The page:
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Very few of us feel competent enough to choose between an overwhelming amount of options. When you are offered 156 different kinds of retirement plans, for instance, it can make you miserable to make a competent choice. For that reason, it might be easier not to make a choice.
But even if we do make a choice, we can end up less satisfied. It is easy to imagine that you might have missed an attractive alternative.
The ideology of choice makes us forget that not all things should be bought and sold. Moreover, more choice does not increase our happiness, security, and contentment. It does leave us overwhelmed and anxious so that we often turn to denial and willful blindness.
At least we are thinking about choice and do not merely follow the whims of the market.
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While we may not like to admit this, we all are making a lot of bad decisions, be it our personal lives, careers or in our jobs. Here is what research says about making good decisions:
If there is too much information, we tend to make the wrong decision, and even if our decision is well-researched and considered right, we end up dissatisfied.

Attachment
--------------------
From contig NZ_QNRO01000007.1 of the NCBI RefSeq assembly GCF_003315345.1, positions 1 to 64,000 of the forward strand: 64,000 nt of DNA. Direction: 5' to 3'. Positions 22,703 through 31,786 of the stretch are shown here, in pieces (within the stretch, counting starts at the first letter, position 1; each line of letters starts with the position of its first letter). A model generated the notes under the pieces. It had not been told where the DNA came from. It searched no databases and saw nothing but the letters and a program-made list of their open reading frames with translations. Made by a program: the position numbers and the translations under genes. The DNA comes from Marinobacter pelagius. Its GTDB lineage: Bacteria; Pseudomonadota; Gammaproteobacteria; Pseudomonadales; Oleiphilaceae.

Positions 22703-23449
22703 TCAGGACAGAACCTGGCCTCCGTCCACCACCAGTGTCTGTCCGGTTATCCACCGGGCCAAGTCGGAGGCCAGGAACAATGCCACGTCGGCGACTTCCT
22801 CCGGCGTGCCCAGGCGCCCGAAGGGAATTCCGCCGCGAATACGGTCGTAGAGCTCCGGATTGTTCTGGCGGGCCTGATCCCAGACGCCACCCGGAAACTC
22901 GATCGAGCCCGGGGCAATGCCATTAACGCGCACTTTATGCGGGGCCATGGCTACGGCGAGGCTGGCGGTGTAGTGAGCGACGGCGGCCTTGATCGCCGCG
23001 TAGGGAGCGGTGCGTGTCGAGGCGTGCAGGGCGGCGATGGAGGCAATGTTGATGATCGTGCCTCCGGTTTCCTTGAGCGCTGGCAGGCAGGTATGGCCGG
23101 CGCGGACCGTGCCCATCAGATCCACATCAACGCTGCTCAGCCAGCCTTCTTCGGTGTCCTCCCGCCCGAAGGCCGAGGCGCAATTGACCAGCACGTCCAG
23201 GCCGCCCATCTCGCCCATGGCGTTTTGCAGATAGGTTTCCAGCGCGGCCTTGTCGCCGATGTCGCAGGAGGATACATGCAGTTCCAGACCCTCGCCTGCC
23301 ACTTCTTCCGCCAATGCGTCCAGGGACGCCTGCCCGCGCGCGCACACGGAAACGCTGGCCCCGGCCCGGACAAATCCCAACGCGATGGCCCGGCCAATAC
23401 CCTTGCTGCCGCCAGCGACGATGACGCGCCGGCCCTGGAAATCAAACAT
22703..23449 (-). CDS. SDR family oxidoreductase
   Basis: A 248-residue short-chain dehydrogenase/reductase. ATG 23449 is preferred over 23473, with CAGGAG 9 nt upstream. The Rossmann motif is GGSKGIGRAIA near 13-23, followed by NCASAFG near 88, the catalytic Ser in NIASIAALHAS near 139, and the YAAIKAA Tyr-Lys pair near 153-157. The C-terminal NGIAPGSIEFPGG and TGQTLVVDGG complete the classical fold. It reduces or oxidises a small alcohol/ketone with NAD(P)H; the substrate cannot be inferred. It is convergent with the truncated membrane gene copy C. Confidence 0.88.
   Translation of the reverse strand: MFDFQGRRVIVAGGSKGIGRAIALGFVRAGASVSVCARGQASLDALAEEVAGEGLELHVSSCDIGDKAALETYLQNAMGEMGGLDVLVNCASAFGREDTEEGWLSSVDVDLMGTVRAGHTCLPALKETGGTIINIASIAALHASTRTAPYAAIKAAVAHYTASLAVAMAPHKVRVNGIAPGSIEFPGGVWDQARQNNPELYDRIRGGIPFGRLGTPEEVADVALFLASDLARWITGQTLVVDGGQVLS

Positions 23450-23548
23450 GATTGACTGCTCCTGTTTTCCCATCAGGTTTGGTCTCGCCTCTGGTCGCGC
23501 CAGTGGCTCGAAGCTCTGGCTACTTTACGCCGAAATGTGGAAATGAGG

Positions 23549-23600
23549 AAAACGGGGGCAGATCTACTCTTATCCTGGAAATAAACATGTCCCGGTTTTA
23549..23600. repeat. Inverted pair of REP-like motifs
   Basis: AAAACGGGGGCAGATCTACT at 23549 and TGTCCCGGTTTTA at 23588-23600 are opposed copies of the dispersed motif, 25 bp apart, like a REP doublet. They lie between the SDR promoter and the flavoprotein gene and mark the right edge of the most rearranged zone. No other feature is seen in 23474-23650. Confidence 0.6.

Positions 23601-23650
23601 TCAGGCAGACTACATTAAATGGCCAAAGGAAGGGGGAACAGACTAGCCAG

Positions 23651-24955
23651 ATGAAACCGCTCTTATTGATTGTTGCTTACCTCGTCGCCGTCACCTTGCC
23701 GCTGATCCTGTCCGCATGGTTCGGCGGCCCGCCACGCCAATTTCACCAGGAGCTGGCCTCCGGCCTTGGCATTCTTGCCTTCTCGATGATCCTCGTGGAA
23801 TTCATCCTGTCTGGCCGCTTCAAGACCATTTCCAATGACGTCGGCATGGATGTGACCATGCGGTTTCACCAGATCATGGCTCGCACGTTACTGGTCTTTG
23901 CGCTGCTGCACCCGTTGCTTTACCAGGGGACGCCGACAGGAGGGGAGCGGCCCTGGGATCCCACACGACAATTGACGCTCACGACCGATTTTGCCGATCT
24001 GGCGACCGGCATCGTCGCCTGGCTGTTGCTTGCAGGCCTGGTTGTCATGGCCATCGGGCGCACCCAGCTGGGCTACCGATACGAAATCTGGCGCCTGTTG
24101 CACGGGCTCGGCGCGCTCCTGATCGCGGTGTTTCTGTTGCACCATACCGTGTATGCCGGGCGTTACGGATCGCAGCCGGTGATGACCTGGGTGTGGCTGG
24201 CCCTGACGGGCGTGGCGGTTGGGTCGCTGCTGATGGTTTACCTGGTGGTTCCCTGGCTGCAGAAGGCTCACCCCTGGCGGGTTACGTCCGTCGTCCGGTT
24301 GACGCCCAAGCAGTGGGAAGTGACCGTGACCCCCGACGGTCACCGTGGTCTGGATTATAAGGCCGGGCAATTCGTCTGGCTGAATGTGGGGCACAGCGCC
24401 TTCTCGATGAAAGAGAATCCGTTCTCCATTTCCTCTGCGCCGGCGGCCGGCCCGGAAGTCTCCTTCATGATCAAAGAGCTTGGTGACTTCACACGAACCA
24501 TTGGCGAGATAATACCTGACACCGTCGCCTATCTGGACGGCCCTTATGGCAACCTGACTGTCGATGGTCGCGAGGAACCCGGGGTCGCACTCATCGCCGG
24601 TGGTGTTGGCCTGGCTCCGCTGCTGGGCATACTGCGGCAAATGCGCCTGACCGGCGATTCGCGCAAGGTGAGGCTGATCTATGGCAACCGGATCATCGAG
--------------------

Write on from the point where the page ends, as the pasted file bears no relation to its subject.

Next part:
The right information, even if less, provides clarity to make the right decision.
A gut feeling, or an instinct, is often the right path, and points towards the right decision.
Ultra-rational, logical and unemotional decision-making does not guarantee that the decision taken will be the right one.
The freedom of choice is generally perceived to be good, but studies show that too much choice can be a hindrance and can impede the decision.
On the contrary, having fewer choices has shown ...
... or Maximization, is a behavioral trait that makes us look for all possible options before we decide so that we don't miss out on the best option and regret later, after making the decision.
We take into consideration all available options to minimize our frustration and stress.
You’re not feeling so great — whether you realize it or not — and you turn to social media to make you feel better. Only one problem there: it actually makes you feel worse…
We all know that Facebook doesn’t provide a very well-rounded picture of people’s lives. It’s more like the cherry-picked perfection version.
People with FOMO have ambivalent feelings toward Facebook. It brings them up when they post about their own carefully edited version of life awesomeness, and slams them back down when they feel they have to compete with other people's lifestyle awesomeness - especially when they're feeling a little down or anxious themselves.
Looking at social media for happiness is a bad idea. You won’t find it out there. Your happiness is determined by how you allocate your attention. What you attend to drives your behavior and it determines your happiness.
Changing behavior and enhancing happiness is as much about withdrawing attention from the negative as it is about attending to the positive.